“Not everything that happens in your life is good,” Robin Hunicke says. “But everything that happens is a part of your story.” We’re sitting in a small apartment across the street from the LA Convention Center the week of E3 2017, talking about her new game, Luna. It’s quiet and heartfelt, which should come as no surprise: before founding studio Funomena in 2013 with fellow developer Martin Middleton, Hunicke was a producer on the incredibly personal and wildly expressive PlayStation 3 title Journey. Now, Funomena seeks out experimental technology, new ways to design and showcase interactive work—while the company has utilized AR-capable phones and Fitbits in its games, Luna is its first foray into virtual reality.
As I don the Oculus Rift and take the two Touch controllers into my hands, Hunicke explains the premise: a bird has been tricked into eating a part of the moon, a culinary transgression that knocks nature out of balance. After realizing the error of its ways, the bird discovers that other animals were tricked in the same way, and sets out to find its way home. Luna, then, is a game about learning to move forward and set things right. “It’s important that we make fairytales, that we make legends about learning from your mistakes,” Hunicke says. “About transformation through trauma, through disease, through unknowing. Because that’s how life really works.”
The world the Rift takes me into is cartoonishly dark in that way peculiar to VR headsets, a deep inky blackness. I find myself hovering over what looks like an origami diorama, shaped like a fishbowl. I see the bird Hunicke mentioned, flowers not yet in bloom. When I reach out and touch one, it sings and shimmers, opening to present me a tree, a turtle, a fern. I open them all, and little bits of nature accrue like so many tokens.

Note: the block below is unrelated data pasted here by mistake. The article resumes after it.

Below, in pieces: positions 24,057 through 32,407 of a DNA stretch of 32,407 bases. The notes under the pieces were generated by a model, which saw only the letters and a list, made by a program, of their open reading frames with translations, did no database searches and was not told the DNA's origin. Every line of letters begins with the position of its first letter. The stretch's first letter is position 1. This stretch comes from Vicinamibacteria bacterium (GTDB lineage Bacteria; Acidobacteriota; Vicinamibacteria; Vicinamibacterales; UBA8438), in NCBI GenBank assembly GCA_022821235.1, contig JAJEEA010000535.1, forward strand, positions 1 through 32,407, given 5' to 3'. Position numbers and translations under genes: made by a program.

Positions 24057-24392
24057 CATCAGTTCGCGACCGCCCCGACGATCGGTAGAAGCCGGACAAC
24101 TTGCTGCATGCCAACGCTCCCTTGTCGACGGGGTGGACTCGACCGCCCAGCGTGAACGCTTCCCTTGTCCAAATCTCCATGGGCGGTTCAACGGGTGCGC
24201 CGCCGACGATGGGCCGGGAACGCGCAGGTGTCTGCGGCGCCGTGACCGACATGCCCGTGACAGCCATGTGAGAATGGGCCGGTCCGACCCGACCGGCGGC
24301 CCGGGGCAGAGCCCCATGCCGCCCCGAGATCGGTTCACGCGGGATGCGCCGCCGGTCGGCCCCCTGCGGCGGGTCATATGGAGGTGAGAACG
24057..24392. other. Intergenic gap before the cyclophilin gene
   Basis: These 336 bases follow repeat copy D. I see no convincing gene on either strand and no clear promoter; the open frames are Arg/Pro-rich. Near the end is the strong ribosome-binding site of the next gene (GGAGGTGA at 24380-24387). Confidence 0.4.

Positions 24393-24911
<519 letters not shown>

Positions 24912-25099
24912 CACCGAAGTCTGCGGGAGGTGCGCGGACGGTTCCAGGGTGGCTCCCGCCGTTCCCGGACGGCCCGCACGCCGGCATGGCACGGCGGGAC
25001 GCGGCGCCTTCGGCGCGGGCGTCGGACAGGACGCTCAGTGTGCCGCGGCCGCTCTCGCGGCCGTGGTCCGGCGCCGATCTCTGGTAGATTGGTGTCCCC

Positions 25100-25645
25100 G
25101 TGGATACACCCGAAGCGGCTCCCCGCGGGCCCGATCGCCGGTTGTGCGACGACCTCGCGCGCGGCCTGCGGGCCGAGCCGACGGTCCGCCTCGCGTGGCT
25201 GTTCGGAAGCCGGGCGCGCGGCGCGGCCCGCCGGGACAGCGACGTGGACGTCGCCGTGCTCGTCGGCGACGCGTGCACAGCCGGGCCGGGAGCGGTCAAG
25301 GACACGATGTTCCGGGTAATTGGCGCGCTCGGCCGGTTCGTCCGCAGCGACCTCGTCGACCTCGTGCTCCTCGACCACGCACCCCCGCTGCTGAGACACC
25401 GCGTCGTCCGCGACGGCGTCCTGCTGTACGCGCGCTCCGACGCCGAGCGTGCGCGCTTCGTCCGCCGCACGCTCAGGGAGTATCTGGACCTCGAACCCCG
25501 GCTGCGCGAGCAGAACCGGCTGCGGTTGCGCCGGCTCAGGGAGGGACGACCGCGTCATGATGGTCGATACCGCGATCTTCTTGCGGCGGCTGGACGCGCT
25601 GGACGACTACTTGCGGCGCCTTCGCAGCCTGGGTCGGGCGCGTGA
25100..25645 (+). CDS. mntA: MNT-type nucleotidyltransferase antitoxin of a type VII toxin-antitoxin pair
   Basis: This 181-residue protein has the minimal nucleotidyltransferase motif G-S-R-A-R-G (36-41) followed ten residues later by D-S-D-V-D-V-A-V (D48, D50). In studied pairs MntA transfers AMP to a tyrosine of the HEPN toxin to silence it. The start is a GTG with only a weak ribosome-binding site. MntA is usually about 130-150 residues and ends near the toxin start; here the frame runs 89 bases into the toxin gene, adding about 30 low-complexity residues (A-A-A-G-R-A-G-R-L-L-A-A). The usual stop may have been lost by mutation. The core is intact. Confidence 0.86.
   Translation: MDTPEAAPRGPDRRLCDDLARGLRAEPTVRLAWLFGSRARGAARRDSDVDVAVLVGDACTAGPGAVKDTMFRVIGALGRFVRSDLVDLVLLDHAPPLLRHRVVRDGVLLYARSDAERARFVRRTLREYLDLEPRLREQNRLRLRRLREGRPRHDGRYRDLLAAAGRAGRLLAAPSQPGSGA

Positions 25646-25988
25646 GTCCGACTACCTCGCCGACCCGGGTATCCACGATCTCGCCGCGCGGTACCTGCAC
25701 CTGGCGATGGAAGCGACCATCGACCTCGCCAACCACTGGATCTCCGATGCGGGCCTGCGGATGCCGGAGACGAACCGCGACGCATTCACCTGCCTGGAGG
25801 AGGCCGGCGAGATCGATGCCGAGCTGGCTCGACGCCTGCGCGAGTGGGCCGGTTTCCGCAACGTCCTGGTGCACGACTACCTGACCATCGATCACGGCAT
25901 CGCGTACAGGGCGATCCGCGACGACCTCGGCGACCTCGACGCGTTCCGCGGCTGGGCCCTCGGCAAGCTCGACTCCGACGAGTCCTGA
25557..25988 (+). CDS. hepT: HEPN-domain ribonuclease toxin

The diorama blooms into a small lakeside tableau and a blue flower appears, filled with the objects I collected. This is my palette; I pick it up with one hand, using the other to place its objects in this little terrarium, restoring the scene to life. In VR, my hands look like small pincers—claws, yes, but a bit like flowers. I spend a few minutes like this, quietly exploring and customizing my pocket of nature. When I’m done, the bird and the turtle I found meet each other, and together we uncover a piece of the lost moon.
When Luna comes out this fall, it will come out on both PC and VR; Hunicke was initially reluctant to dive into VR, limited as it is by scope and expense, but the power of the experience convinced her. “On the PC, this is the game I designed,” she says. “In VR, it’s the world that we imagined.” She sees VR, and mixed reality technology in general, as a way to open up new spaces of interactive design, forcing creators to rethink their concept of digital space and giving them new avenues to connect with their audience.
In games discourse, people often speak of virtual reality as either a new frontier for the loud escapism of blockbuster games, or a place to foster empathy by putting players in other peoples’ shoes. Hunicke, instead, talks about Funomena’s work as a means of creating better, more considered worlds for players to explore.
She points out the hands in Luna as an example: “When you hold the [Touch] controllers, you get a power grip, which is the same kind of grip you’d use if you were holding a hammer. When you hold a paintbrush, you use a precision grip.” She models the grips for me, her hand waving through the air like Bob Ross painting happy clouds. “We tried to create an experience in the game where what you were doing with your hands feels like a precision grip experience, even though you’re technically holding something that feels more like the handle of a gun.”
Luna, then, and games like it at Funomena, attempts to apply the lessons learned from Journey—which trafficked in simple gameplay and a sense of overriding, personal awe—to more wholly embodied experiences. The core goal, Hunicke says, is to create games that foster connection with the whole person. “There are so many experiences vying for our attention now,” she says. “Anything you spend time with should feel genuine, it should feel made by people, and it should feel unique.” When I leave the apartment and cross the street toward the chaos and carbon-copy fury of E3, the sentiment sticks in my mind; with games getting larger and larger, striving for those goals feels like a quiet act of rebellion. Like putting the moon back together again.